Chlamydia – Testing and Treatment

What is Chlamydia?

Chlamydia is the most common sexually transmitted infection in the United States. There are about four million cases of chlamydia in the United States every year.

Chlamydia and gonorrhea (another sexually transmitted infection) cause similar signs and symptoms, including discharge from the penis or vagina and pain with urination. However, chlamydia usually causes no symptoms. In addition, chlamydia can cause serious long-term complications in women who are not treated. Fortunately, chlamydia is curable with antibiotic treatment.

What causes Chlamydia?

Chlamydia infections are caused by a bacterium, Chlamydia trachomatis. The infection is spread during intimate sexual contact. A man does not have to ejaculate to spread the infection. It is not possible to become infected with chlamydia by touching an object like a toilet seat.

Your risk of getting chlamydia is greater if you have a new sexual partner, more than one sexual partner, or if you have had chlamydia before and have sex with a partner who wasn’t treated for this infection.


What are the symptoms of Chlamydia?

Chlamydia infections can cause mild to severe symptoms. However, most people have no symptoms at all. This means that it is easy to spread the infection without ever knowing you are infected.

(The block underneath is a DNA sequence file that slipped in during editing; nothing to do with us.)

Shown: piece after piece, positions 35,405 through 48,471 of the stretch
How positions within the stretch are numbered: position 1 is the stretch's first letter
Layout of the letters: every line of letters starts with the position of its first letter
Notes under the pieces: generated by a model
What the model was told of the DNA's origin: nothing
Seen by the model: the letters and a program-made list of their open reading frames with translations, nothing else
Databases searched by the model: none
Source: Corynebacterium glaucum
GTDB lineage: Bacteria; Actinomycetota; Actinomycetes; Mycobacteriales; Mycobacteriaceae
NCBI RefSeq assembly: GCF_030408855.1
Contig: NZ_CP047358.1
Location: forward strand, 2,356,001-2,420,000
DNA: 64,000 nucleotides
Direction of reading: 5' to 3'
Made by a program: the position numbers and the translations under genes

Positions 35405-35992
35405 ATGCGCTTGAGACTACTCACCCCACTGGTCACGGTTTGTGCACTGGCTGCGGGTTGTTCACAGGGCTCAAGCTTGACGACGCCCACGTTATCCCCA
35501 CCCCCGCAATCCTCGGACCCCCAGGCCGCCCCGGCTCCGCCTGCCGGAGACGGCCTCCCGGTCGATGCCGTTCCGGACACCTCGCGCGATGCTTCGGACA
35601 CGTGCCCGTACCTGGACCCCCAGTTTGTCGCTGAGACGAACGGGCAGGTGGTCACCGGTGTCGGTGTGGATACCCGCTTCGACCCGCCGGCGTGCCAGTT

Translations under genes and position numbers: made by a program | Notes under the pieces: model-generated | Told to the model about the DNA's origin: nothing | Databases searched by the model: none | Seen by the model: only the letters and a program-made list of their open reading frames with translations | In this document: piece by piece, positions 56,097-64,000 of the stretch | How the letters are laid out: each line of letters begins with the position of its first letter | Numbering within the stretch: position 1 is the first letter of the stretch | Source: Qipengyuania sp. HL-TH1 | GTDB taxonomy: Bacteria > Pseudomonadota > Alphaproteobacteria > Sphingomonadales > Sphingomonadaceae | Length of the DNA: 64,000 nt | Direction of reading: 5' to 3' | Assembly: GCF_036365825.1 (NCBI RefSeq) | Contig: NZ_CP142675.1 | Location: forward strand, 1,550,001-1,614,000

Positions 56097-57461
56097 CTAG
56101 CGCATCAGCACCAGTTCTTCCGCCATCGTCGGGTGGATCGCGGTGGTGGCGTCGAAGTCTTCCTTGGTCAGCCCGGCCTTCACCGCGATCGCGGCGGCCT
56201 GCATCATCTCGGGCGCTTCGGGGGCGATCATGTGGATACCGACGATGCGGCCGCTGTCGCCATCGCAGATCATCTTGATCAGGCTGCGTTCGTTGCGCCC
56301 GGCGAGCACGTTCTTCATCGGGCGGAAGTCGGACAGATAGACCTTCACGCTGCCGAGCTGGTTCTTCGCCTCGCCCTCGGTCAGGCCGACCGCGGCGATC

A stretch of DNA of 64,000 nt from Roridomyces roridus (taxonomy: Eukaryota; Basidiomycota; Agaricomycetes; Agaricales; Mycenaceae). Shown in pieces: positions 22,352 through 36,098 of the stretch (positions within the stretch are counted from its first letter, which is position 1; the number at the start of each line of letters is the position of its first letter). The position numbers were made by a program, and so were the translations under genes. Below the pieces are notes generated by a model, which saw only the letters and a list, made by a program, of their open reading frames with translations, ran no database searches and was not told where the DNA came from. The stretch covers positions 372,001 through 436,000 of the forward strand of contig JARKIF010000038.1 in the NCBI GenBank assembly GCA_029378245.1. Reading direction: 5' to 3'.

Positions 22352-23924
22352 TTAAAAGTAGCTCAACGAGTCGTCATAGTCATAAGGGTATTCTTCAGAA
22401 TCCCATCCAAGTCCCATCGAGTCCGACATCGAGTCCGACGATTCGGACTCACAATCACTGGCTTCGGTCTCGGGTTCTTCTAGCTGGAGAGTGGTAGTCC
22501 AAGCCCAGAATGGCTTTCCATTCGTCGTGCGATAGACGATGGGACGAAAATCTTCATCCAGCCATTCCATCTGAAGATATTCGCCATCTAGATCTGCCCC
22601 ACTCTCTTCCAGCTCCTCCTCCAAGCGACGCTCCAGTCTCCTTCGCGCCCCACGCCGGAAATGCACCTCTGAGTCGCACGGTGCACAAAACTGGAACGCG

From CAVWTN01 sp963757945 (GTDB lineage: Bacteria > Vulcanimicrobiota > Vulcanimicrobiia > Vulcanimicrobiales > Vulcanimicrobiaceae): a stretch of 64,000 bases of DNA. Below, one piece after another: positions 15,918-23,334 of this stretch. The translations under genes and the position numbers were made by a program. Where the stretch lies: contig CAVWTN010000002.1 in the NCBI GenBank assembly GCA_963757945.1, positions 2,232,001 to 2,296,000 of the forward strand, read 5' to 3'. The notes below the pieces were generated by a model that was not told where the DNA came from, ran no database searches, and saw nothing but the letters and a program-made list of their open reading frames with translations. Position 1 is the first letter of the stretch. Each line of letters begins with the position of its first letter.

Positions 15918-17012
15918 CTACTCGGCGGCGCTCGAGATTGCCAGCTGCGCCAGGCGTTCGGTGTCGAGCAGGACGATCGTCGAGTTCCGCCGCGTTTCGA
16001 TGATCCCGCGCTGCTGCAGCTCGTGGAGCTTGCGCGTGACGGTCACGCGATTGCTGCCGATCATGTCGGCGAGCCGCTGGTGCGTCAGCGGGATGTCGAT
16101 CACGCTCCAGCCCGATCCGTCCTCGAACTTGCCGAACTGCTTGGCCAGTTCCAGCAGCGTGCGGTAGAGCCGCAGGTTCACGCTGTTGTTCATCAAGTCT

Women — Up to 90 percent of women with chlamydia have no symptoms at all. Of those who do, the most common symptoms include:

  • Vaginal discharge
  • Abnormal vaginal bleeding
  • Abdominal pain
  • Pain during sex
  • Burning or pain with urination

Men — Up to 70 percent of men with chlamydia have no symptoms at all. The most common symptoms of chlamydia in men include:

  • Burning or pain with urination
  • Discharge from the penis
  • Pain or tenderness of the testicles
  • Swelling in the scrotum.

Chlamydia can also cause an inflammation of the conjunctiva (conjunctivitis). This can be caused by exposure to genital fluids, such as semen or vaginal discharge, from a person infected with the bacteria.

How is Chlamydia tested?

Testing for chlamydia is done in a doctor or nurse’s office with a sample of urine or with a swab of fluid from the vagina or from the cervix (in women) or urethra (in men). Screening is recommended once a year in sexually active men and women. The screening is done at your gynecologist’s office.

How is Chlamydia treated?

Chlamydia is treated by a one-time antibiotic treatment that is taken by mouth, azithromycin. Azithromycin is safe to take during pregnancy.

Anyone who is allergic to azithromycin (or erythromycin) can take another antibiotic, doxycycline, but this must be taken twice daily for 7 days. It is important not to have sex during this treatment. Doxycycline is not used in pregnant women because of the risk of harm to developing teeth and bones in the fetus.

Some people who are infected with chlamydia may also be infected with gonorrhea. Thus, testing for gonorrhea is done at the same time as chlamydia testing. If the patient has both infections, additional treatment will be needed.

All sexual partners should be treated at the same time. Retesting for “test of cure” is recommended in 3 months.



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